A lot of great people have suffered for their art: Van Gogh lopped off his ear, Salman Rushdie had a bounty put on his head for writing the Satanic Verses, and I played Chromehounds for a week. This may be a tiny bit of exaggeration on my part, although I did once slip with a razor and nick off part of my ear, but I wonder how long those two guys would have been happy to spend aimlessly wandering an apparently barren and deserted battlefield, in a vehicle boasting all the pace of a limping tortoise.
The sad part is Chromehounds starts so well. A breathtaking intro movie, once the star of E3 a couple of years back, shows giant robots crashing through a city in an epic, explosive battle that sends a tingle down the viewer's spine. "This is going to be incredible," they tell themselves before signing up for the kind of war previously only depicted in those awesome Manga flicks.
Hands trembling with barely contained excitement, they click on the Story Mode option and watch another tantalising movie that sets the scene for the action. Despite a disclaimer to the contrary ("This game bears no resemblance to real events..."), the game essentially depicts an alternate future where the Cold War ended much, much worse. Twenty years later and the world is caught in the grip of a never-ending Eurasian conflict where only the side with the biggest robots will emerge victorious. You join the battle as a mercenary ready to fight for the highest bidder in your Mech (sorry, Hound) and make a wad of cash in the process. Trust me, by now you will be at fever pitch - "I want to blow things up and bring peace to this troubled, fictional world. Just let me at 'em!"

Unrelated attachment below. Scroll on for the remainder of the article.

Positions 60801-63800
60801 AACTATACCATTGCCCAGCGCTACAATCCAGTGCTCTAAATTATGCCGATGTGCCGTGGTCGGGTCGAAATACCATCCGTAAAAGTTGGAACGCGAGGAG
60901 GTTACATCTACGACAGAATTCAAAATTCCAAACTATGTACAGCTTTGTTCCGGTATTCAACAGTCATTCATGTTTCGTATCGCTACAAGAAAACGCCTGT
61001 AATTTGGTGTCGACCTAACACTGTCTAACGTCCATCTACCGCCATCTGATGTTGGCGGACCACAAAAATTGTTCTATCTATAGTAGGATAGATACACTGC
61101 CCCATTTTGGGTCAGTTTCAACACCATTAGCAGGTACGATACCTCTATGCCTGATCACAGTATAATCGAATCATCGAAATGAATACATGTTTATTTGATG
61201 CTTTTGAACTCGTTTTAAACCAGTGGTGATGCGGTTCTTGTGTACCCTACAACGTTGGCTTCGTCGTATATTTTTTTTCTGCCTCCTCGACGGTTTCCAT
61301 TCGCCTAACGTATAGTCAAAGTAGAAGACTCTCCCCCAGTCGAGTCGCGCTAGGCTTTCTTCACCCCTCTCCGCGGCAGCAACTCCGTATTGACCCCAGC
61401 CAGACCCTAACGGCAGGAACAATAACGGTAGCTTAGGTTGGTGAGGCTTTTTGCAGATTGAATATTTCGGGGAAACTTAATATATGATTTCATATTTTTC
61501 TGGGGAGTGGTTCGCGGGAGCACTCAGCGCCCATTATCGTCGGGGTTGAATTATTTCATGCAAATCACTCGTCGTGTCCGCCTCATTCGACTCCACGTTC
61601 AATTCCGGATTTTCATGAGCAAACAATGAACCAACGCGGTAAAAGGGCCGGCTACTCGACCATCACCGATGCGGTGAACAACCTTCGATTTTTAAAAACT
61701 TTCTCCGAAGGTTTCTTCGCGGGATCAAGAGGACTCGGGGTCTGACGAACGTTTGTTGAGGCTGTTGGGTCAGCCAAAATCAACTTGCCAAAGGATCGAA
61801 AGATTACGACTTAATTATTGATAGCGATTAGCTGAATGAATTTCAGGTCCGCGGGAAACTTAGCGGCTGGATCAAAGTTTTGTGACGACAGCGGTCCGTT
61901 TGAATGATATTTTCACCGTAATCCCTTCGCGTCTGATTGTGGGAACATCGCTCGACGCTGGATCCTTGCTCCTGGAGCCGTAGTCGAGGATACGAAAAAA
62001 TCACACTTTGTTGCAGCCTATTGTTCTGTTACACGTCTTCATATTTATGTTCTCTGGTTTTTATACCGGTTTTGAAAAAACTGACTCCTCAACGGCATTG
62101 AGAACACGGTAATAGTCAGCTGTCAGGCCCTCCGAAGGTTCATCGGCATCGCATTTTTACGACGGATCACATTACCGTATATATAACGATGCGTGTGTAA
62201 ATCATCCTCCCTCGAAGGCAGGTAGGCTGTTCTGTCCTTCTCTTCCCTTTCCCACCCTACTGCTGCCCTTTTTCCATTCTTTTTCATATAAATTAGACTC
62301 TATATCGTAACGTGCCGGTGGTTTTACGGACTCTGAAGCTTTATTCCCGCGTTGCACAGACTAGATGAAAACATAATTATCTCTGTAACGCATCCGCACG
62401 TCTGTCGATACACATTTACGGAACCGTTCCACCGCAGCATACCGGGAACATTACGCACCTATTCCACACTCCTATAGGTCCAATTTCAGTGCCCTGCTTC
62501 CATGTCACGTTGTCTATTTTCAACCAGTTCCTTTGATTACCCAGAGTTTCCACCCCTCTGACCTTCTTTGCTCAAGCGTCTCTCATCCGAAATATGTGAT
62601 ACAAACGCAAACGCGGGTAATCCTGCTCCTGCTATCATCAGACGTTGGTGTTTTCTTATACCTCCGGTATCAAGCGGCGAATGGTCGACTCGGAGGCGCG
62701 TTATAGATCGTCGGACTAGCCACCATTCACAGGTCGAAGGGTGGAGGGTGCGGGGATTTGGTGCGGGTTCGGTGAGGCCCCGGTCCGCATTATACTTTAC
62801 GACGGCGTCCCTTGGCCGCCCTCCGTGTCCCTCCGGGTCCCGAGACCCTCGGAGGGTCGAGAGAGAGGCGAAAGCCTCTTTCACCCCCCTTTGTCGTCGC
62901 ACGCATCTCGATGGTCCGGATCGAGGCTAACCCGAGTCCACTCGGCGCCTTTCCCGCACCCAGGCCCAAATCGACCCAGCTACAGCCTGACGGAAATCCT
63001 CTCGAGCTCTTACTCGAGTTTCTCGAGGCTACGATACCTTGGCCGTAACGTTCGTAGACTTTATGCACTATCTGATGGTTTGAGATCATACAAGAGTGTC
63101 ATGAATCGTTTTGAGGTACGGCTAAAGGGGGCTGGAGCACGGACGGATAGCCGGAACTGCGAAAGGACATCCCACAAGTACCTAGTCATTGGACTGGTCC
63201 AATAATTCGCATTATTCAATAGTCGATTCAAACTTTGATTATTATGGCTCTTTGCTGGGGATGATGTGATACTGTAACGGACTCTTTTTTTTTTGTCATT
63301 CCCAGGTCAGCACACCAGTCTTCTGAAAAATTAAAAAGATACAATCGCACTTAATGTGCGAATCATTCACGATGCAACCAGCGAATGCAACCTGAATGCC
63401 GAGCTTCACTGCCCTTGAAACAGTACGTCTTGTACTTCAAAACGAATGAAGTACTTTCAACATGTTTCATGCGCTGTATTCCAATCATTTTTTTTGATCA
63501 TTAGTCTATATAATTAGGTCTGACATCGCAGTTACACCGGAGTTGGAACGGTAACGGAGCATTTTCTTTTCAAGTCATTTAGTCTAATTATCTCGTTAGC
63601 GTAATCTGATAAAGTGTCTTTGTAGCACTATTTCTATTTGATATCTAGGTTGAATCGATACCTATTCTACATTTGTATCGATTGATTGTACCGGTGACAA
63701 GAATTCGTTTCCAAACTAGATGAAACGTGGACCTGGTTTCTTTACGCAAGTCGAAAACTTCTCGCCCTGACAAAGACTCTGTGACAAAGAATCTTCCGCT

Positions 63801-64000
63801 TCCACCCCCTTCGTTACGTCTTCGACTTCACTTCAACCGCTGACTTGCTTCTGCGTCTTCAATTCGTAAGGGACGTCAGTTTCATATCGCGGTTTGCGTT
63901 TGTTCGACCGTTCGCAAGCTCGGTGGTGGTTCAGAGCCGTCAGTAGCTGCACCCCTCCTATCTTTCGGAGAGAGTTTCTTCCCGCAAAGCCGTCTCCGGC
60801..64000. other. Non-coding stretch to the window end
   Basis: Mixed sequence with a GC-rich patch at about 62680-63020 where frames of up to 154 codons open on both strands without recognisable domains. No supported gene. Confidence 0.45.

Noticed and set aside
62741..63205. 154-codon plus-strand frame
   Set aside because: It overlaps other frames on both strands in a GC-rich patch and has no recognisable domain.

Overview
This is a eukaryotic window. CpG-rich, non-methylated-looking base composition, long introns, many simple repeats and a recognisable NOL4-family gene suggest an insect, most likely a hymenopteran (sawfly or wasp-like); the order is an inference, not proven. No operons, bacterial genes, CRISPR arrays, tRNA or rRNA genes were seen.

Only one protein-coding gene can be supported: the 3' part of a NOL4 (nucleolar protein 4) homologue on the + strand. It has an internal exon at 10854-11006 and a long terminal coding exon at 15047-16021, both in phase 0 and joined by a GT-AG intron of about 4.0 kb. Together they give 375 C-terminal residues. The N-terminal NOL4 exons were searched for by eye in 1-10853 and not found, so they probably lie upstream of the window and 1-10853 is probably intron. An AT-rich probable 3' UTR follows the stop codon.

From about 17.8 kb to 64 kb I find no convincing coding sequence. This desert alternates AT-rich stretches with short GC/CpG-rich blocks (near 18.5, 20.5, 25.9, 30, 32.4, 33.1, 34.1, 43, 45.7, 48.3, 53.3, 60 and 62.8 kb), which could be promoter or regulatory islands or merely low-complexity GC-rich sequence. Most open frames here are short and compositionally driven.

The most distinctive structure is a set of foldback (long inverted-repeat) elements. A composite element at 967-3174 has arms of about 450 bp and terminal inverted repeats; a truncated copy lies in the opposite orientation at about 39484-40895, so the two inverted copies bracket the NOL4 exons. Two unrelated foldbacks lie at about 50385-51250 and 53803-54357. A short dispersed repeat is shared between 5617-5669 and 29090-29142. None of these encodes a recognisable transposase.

Then the training begins and your enthusiasm for a great evening's entertainment couldn't be more swiftly quelled if your telly got stuck on a BBC4 documentary about Polish architecture. (Writer's note: Analogy based on a true, painful story - I was forced to read a book). A series of story arcs are laid out for you to choose from, each based on a particular class of Mech (sorry, Hound) - Soldier, Scout, Sniper, Heavy Gunner and, for the real warmongers amongst you, Commander, and there are a handful of missions to complete for each.
These sorties mainly serve to train you up for the real battles online, with a gradually increasing number of bad guys to blow away and more objectives to complete, but there was really no reason to make them so turgid and unrewarding. The initial missions are especially painful, with an excruciatingly slow talker of a Commander telling you to "move... to... point... E5... on... the... map." It feels like being taught Chess but without the sense you're learning something useful and intelligent. The in between mission updates hardly stir the blood either, thanks to a narrator who sounds like his previous work was recording guided meditations and the dreary animations of flags moving around a featureless map.
To be fair, the later levels are little more dramatic - with more Mechs (sorry, Hounds) and smaller enemies (soldiers, tanks) to fend off - but, even then, the vague instructions from your Commander often leave you wandering the huge battlefields, wondering where the action is. When it does occasionally work, though, like when attackers are coming relentlessly from all sides, Chromehounds is fleetingly a real blast and you can almost smell the leaking gasoline of potential for a truly great game.